Viking heritage tourism

Recently I have been interested in academic research on living history and reenactment. I decided to turn it into a project – 1000words  – in which I read and summarise relevant academic articles in fewer than 1000 words.* Let’s give science a voice and let’s understand it.

*All you read here is my own exercise in interpretation of other people’s words. I will always encourage you to consult the original work.

Why do people like to see others acting as Vikings? What makes living history feel authentic to reenactors and visitors? These are the most interesting questions the paper “Viking Heritage Tourism. Authenticity and Commodification” by Chris Halewood and Kevin Hannam attempts to answer.

What makes heritage tourism grow?

The paper was produced in the early 2000s. The authors observe Viking heritage tourism in Europe as an up-and-coming leisure activity involving more and more actors such as museums, heritage centers, theme parks, village reconstructions, and seasonal trading fairs or markets supplemented by the activities of Viking reenactment or living history societies. After visiting and observing the activities at a number of Viking-related sites (the Jorvik Viking heritage center York, the United Kingdom, Foteviken Viking village, Sweden; Moesgaard Viking market, Denmark; Borre Viking market, Norway; Oslo Ships museum, Norway; Roskilde ship museum, Denmark; Hedeby museum, Germany; Viking Land theme park, Norway), the authors conclude that there are two primary reasons behind the development of heritage tourism and Viking tourism, in particular.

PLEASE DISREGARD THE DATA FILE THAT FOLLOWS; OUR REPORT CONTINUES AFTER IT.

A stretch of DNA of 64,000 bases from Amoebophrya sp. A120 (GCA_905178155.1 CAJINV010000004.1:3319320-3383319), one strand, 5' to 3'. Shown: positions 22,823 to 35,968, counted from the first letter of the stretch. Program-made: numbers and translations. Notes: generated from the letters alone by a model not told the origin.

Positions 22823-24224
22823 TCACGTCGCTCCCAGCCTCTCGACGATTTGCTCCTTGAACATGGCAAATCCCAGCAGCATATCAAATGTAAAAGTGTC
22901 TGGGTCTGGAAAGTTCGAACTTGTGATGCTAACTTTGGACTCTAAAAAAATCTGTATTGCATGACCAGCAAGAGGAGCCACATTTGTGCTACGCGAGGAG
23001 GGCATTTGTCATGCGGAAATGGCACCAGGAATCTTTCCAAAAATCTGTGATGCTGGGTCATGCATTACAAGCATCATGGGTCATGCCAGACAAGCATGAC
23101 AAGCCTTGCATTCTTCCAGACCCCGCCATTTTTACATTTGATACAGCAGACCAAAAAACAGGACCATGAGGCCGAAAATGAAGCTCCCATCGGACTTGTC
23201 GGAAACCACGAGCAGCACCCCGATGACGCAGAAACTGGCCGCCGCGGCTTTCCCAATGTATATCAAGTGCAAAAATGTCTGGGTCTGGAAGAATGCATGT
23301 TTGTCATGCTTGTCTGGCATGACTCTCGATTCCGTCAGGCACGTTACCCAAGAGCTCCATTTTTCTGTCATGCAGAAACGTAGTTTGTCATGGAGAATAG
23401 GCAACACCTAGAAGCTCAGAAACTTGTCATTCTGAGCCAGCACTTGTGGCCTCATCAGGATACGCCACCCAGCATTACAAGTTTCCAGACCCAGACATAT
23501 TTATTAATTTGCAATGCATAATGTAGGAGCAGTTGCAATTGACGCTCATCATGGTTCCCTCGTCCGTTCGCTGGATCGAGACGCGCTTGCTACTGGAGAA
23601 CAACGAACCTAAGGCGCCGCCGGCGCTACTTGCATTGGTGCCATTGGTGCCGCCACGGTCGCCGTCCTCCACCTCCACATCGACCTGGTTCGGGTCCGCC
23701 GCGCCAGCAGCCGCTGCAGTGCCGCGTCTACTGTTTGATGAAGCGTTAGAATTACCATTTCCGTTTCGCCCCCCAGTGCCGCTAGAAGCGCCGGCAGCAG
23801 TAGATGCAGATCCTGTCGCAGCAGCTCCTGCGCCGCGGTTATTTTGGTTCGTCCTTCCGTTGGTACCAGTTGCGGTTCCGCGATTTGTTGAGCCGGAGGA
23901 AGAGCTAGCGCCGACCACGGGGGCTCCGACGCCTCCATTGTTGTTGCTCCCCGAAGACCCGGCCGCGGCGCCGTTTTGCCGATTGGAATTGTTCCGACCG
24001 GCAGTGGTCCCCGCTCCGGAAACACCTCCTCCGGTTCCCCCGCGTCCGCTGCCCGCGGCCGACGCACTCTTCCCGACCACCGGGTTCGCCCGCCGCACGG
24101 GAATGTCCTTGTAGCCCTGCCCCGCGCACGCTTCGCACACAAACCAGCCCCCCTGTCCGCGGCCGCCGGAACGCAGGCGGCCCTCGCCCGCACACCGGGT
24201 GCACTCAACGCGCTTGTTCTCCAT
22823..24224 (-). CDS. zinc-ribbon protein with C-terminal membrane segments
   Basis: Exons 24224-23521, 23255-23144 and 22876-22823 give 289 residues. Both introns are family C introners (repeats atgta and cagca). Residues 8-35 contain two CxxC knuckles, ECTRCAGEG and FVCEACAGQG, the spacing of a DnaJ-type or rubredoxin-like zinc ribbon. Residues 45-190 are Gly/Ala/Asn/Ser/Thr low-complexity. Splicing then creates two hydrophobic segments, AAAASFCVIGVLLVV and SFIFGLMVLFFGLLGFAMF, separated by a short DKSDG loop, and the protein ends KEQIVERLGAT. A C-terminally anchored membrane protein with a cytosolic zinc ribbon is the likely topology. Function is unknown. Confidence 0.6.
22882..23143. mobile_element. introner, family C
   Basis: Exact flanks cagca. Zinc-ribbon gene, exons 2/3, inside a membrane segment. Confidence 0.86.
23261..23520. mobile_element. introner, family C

First of all, it is about romantic nostalgia for a world gone-by in which life was stable, predictable and rooted in locality. Diving into a living history realm provides both the visitor and reenactor the opportunity to escape from some common fears of today: uncertainty, fear of globalization and local identity loss. Contrary to the fast-paced modern urban living, Viking events evoke simple natural living in which small community and cooperation in everyday tasks are in the centre of attention. This seems very accurate – think of medieval outdoor cooking over an open-fire around which everyone gathers after dark. There is not much choice of food but it does not matter, people just love the experience: nature, smells, chats and laughter.

Cooking at Wolin Festival of Slavs and VIkings, photo by Camera Obscura

The second reason behind the popularity of heritage tourism is searching for a sense of reality and authenticity. Our ordinary everyday life is full with artifice, abstract tasks and duties that bring little satisfaction. Heritage tourism is a way to experience authenticity, or what we like to think is authentic as it evokes a feeling of “the good old days” when people led simpler lives, made things themselves, knew their neighbours. For example, visitors at reenactment events love to see the process of making things. They are more likely to buy a clay cup or a woven textile once they have the opportunity to see how it is made and talk to the maker. Personal interactions give the visitor a different connection with the item, enrich it with meanings, history, emotions, and memories. It’s just more human.

For reenactors or professionals in museums and living history sites authenticity is perhaps something quite different. To my mind, it is making and using things (clothes, tools etc.) according to the state-of-the-art academic sources, archeological finds and experimental archeology. Academic expertise, seen as careful and reliable, gives reenactors’ actions the ultimate “authenticity badge” in the their community.